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In Gannon I, the Supreme Court confirmed that Article 6 of the Kansas Constitution, which imposes a duty on the legislature to “make suitable provision for finance of the educational interests of the state,” contains both equity and adequacy requirements. On remand, a three-judge district court panel made various rulings. At issue on appeal was the panel’s holding that the State failed to comply with the Supreme Court’s Gannon I directive on equity due to the 2015 legislature amending capital outlay state aid and supplemental general state aid formulas for fiscal year 2015 and repealing the amended aid formulas for fiscal years 2016 and 2017. The Supreme Court affirmed in part and reversed in part, holding (1) the panel unnecessarily ordered State officials to be joined as parties; (2) the panel had the authority to review the law changing the entitlements for fiscal years 2016 and 2017; (3) the panel properly concluded that the State failed to cure the inquiries affirmed to exist in Gannon I; (4) Plaintiffs were not entitled to attorney fees; and (5) the panel’s remedy was premature. View "Gannon v. State" on Justia Law

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In the underlying “school finance” case, Shawnee Mission School District No. 512 (U.S.D. 512) filed a motion to intervene. Plaintiffs opposed U.S.D. 512’s entry into that litigation, and the State did not object. The district court panel denied the motion to intervene, concluding that the State adequately represented U.S.D. 512’s interests and that the motion to intervene was untimely. The Supreme Court affirmed, holding that the panel did not abuse its discretion in denying U.S.D. 512’s motion to intervene as a matter of right, as (1) U.S.D. 512’s interests were not adequately represented by the parties in this case; but (2) U.S.D. 512’s motion to intervene was untimely. View "Gannon v. State" on Justia Law

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Tenth-grader Jesus Rodriguez was injured while traveling to a soccer match in the bed of a pickup truck driven by a fellow student and teammate. Mutual of Omaha Insurance Company had issued a policy to the Kansas State High School Activities Association, which administered various extracurricular activities in the state. Rodriguez’s mother (Plaintiff) filed a claim with Mutual of Omaha. Mutual of Omaha denied the claim, reasoning that the travel during which Rodriguez was injured did not qualify as covered under the policy. Plaintiff sued the school district, Mutual of Omaha, and other defendants. The district judge held that Mutual of Omaha should be dismissed as a defendant in the case because Rodriguez’s travel was neither authorized by the school district nor subject to reimbursement, the two requirements for “covered travel” under the definition in the Mutual of Omaha policy. The court of appeals affirmed, holding that the travel involved in this case did not qualify as subject to reimbursement, and thus there was no coverage under the policy. The Supreme Court reversed, holding that the travel during which Rodriguez was injured was “authorized” and “subject to reimbursement,” and therefore, there was coverage under the policy language. View "Rodriguez v. United Sch. Dist. No. 500" on Justia Law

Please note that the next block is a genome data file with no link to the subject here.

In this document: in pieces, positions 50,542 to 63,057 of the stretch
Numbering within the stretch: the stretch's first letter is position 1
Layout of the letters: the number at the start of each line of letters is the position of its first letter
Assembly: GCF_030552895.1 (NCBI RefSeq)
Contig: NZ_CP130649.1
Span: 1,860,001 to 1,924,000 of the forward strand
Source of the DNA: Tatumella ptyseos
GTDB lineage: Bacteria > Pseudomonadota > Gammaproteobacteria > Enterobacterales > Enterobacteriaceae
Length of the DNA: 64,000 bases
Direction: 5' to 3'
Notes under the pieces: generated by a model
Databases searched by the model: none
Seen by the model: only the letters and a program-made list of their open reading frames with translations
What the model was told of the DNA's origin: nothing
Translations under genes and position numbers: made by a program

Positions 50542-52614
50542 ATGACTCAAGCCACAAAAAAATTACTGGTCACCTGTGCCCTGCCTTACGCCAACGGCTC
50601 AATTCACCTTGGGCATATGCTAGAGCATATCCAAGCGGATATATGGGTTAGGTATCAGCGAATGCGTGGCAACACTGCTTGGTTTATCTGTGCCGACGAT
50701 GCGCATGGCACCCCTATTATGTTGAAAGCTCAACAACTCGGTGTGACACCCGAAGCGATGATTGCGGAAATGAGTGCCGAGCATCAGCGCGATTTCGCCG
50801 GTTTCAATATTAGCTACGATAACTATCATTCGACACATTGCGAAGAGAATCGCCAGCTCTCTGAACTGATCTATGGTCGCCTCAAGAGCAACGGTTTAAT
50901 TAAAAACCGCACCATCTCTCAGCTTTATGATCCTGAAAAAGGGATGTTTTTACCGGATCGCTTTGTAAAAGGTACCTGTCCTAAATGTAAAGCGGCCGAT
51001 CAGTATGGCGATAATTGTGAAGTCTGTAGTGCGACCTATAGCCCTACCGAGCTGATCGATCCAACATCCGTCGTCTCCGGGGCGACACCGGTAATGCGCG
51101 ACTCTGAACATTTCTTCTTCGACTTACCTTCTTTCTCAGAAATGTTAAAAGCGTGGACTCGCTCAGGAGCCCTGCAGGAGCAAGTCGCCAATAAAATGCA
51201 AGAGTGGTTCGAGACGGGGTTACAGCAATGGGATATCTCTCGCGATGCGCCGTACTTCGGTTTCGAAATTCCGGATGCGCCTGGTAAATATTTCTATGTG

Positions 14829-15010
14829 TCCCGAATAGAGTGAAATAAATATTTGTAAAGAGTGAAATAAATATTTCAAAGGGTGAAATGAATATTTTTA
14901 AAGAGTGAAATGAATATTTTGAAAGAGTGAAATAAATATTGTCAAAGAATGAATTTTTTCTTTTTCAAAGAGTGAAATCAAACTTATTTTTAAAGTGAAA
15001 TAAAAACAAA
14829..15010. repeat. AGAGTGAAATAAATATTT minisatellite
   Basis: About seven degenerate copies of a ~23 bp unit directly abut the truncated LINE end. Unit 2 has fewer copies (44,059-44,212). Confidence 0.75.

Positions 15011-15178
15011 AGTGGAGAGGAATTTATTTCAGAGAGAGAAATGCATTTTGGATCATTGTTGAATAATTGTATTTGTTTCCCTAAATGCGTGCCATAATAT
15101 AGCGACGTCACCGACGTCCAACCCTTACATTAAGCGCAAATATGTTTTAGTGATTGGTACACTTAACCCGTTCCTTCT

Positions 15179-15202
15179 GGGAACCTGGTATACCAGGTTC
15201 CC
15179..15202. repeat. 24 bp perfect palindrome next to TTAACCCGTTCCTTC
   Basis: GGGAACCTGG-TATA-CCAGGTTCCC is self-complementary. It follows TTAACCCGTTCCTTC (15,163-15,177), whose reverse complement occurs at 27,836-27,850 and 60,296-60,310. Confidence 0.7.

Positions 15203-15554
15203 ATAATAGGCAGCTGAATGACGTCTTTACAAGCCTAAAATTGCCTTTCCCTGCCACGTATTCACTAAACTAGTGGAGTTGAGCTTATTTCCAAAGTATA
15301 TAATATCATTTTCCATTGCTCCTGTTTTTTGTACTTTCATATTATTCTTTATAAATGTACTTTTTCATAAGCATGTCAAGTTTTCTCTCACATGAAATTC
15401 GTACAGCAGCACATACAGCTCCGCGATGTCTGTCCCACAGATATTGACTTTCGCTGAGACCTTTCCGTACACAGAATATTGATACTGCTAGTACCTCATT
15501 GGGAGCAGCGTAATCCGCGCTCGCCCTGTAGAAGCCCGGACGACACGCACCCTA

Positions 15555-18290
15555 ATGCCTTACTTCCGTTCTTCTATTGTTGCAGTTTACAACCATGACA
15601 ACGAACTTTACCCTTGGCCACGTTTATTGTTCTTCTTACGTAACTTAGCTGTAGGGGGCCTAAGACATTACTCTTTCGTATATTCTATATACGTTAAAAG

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Plaintiffs, school districts and individuals, filed suit against the State, alleging, among other claims, that the State violated the Kansas Constitution by failing to provide a suitable education to all Kansas students. A district court panel concluded (1) the State violated Kan. Const. art. VI when the legislature underfunded K-12 public education between fiscal years 2009 and 2012; (2) the legislature failed to consider the actual costs of providing a constitutionally required education before making its funding decisions; and (3) the legislature withheld or reduced certain funding to which school districts were statutorily entitled. The Supreme Court affirmed in part and reversed in part, holding (1) certain Plaintiffs did not have standing to bring some claims; (2) the panel did not apply the correct constitutional standard in determining that the State violated the Article 6 requirement of adequacy in public education; and (3) the State created unconstitutional, wealth-based disparities by (i) withholding all capital outlay state aid payments to which certain school districts were otherwise entitled, and (ii) prorating the supplemental general state aid payments to which certain districts were entitled. Remanded.View "Gannon v. State" on Justia Law